Vivek Sharma, co-founder and CEO of agile email marketing company Movable Ink, explained to me the innovation of agile email, its power to enable creativity, and its result on the bottom line.
Marketers, wands at the ready. There’s magic to be made.
Brand marketers should adopt an agile (aka contextual) email marketing mindset for one reason: their customers. Today’s consumers don’t want to be marketed to; they want to be engaged with authentic experiences that resonate on a personal level. Also, consumers aren’t static, but move seamlessly between moments, devices, and places.
We pioneered the use of contextual marketing in email precisely because we saw where things were headed five years ago with trends in mobile and shifts in consumer behavior. Email already drives the highest ROI of all direct marketing, but brands that evolve their strategies and thinking around context will gain the greatest value from the channel.
Creating responsive emails that look good and enable easy engagement on mobile devices is a must for modern marketers. Yet, according to Salesforce’s 2015 State of Marketing report, 42 percent of marketers say they rarely or never create responsive emails. There are a handful of useful tips and ideas that marketers can use when designing responsive emails that aren’t hard to implement. For example:
There are many opportunities for brands to leverage geo-targeting to provide in-the-moment context for consumers that are constantly on the move. Geo-targeting can technically be used for just about any email campaign alongside other contextual signals to ensure recipients get the most relevant content or call-to-action.
Geo-targeting works especially well for brands with a national or international presence and consumers spread out all over. Different content could be served to an individual customer that’s moving around a city, or larger segments based on weather across various geographies.
Taking an agile or contextual approach to email provides endless creative opportunities. Campaigns that were once locked in with stale, outdated content can be brought to life with real-time dynamic content. For example, the agile model allows brands to pull live visual images from social media (Instagram, Pinterest, Tumblr, etc.) right into an email. This could be both user-generated content, or the brand’s own editorial-style content. Authentic imagery can be displayed in various creative ways and is proven to increase engagement and conversions.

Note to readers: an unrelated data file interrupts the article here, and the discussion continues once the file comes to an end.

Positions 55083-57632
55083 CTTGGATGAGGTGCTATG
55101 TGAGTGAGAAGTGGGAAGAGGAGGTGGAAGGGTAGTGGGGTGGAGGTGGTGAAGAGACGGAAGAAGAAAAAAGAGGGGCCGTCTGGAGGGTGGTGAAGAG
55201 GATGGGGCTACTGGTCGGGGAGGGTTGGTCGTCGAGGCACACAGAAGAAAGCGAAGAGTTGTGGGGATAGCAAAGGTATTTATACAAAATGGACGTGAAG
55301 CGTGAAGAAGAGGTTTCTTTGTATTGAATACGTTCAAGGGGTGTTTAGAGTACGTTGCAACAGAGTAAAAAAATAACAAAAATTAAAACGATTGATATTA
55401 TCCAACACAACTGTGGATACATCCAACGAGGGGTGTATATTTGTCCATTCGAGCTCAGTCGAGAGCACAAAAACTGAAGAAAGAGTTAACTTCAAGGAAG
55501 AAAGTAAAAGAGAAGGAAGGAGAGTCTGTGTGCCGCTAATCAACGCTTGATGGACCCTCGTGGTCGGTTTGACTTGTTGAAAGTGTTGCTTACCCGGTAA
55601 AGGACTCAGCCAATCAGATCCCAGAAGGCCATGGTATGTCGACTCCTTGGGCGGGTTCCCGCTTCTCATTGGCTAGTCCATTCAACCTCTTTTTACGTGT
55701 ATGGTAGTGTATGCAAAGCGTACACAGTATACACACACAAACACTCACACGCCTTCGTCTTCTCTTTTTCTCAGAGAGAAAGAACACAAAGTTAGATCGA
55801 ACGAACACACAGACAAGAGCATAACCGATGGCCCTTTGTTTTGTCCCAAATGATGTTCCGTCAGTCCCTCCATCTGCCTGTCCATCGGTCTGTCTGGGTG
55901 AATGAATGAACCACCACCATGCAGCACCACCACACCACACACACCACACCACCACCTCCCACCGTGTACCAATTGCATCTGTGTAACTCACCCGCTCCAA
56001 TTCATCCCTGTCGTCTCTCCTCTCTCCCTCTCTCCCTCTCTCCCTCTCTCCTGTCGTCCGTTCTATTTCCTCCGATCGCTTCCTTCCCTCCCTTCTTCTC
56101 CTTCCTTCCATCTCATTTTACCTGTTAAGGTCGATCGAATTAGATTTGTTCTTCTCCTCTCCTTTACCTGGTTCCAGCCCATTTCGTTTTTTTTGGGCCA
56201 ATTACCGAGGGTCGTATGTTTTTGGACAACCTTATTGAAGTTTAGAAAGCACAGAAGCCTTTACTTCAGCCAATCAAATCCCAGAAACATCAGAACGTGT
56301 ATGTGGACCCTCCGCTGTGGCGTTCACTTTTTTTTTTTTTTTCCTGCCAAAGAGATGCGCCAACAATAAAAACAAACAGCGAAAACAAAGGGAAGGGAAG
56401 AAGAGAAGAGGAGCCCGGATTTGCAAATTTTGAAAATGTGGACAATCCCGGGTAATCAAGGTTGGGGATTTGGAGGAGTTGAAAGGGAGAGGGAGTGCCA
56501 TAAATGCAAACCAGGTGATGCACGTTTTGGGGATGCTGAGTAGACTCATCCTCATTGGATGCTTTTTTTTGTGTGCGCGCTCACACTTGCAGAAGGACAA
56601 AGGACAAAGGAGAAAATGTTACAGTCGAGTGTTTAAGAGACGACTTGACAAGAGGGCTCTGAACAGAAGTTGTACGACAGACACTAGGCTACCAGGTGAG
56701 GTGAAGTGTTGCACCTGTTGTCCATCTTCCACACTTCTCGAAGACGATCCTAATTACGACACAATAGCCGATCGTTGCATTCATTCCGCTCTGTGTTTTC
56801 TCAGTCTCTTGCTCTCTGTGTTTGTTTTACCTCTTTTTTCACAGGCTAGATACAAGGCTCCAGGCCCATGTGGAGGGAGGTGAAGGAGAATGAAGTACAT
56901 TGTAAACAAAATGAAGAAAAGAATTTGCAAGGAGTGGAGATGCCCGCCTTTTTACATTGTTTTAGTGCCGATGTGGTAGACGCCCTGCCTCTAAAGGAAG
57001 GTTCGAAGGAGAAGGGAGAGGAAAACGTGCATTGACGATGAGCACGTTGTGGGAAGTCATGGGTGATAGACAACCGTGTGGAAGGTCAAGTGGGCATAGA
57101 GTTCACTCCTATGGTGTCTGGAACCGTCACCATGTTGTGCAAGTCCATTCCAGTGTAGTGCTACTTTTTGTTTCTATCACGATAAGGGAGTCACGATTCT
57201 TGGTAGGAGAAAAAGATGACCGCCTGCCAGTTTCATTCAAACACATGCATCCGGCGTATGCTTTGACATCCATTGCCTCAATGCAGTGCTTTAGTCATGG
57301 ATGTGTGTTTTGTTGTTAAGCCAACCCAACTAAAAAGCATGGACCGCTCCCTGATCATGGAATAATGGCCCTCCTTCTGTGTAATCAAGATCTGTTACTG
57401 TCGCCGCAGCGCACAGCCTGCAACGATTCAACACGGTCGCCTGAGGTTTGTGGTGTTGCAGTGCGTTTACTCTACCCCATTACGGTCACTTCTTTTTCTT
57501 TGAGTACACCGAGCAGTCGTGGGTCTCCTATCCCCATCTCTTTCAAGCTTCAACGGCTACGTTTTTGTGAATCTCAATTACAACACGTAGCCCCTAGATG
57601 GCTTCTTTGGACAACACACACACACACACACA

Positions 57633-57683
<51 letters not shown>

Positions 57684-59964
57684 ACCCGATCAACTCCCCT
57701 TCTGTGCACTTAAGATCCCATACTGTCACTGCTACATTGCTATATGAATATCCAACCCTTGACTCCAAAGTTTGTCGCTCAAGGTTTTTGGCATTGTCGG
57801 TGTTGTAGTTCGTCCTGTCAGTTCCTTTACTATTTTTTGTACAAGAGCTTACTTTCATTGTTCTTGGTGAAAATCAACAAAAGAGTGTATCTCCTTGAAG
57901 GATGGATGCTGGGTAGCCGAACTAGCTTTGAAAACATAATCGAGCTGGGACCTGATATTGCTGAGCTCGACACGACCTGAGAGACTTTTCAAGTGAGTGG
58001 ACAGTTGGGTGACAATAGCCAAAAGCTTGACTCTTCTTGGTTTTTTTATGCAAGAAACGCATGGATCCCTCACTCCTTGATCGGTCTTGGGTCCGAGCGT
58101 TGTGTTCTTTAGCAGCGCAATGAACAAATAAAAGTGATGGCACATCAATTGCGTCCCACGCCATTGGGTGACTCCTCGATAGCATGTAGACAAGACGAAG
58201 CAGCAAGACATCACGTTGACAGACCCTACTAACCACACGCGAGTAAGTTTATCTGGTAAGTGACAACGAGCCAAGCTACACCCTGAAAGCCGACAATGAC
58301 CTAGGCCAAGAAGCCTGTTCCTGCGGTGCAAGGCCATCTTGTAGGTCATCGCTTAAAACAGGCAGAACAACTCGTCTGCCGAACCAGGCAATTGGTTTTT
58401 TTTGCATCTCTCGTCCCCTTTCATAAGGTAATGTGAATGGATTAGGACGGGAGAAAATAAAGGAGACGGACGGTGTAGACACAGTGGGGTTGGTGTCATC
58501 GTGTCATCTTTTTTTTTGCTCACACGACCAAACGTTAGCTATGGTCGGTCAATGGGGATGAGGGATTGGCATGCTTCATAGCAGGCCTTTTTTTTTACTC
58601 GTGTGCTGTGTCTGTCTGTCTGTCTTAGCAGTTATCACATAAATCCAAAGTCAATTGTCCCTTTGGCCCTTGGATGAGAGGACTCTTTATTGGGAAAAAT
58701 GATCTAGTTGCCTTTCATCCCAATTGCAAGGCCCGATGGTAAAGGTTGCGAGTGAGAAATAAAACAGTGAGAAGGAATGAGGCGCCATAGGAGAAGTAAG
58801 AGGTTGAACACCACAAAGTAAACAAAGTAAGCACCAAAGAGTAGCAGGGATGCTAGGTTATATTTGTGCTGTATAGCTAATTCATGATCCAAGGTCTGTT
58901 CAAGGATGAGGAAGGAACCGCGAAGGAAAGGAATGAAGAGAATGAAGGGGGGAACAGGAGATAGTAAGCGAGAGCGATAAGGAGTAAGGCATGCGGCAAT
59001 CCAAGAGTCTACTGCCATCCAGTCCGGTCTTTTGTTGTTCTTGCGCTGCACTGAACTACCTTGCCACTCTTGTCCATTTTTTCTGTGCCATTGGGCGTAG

There are several issues that have to be considered when pulling content from a public website or API. These are reliability, performance, and security.
First, the website or API has to have high uptime. A consumer will have a disappointing experience if the data source is unavailable and live content can’t be rendered. A way to mitigate some of this risk is to gracefully fallback to default content if an API or website is unavailable.
Second, the website or API have to be able to support a heavy load from millions of emails being opened in a tight timespan. A platform with smart caching baked in can help alleviate a lot of these bottlenecks.
Finally, security is a key consideration, especially around personalized content. It’s important that content that is unique to one individual is never shown to another individual. Authenticating content for each consumer on every API call is a solution that ensures that the right content is delivered to the right person. A modern platform should make this authentication easy for a marketer.
Subject lines obviously play a big role in email open rates. There’s a lot of existing research and data out there on subject line length, words to use and avoid, etc. MailChimp has some good tips on the subject. From a contextual point of view, time of day can be a factor.
Something else we think about at Movable Ink beyond the initial open is how marketers can encourage consumers to re-open or go back into an old email. With live content, fresh promotions can be fed into an email that’s already been opened once, encouraging recipients to check back and engage/convert—even if they didn’t the first time.
An example of one of our great success cases is with a retail client called Boden. They were looking to re-engage with dormant customers but wanted to do so in a way that engaged each person individually based on context. They achieved this by focusing on the unique relationship they have with each customer and used past-purchase data to create nearly 20,000 different stories for 20,000 individual customers.
The campaign generated unprecedented results, generating a 230 percent increase in click-through rate compared to other emails sent during the same week. This in turn resulted in a 2,000 percent increase in revenue-per-email, with one in 10 customers going on to make a purchase. Boden has since gone on to launch similar campaigns powered by Movable Ink in an effort to serve previous customers better.
The first generation of a new software category often resembles its analog correlate (music players, digital publishing, display ads) but quickly breaks away from those constraints. Over the next four years, we will see a giant shift from campaign-centric to behavior-focused email programs. Campaigns are convenient for marketers, and today they resemble the big planning and analysis cycles from the ad industry.
Over the next four years, software will make it much easier to identify every individual’s behavior, to select appropriate content, and to message individuals when they are most likely to engage.
Today, 90 percent of an email program consists of batch-and-blast campaigns, but in four short years, 90 percent of marketing will be behaviorally driven and will converge on the consumer with cross-channel messaging being delivered in seamless concert.
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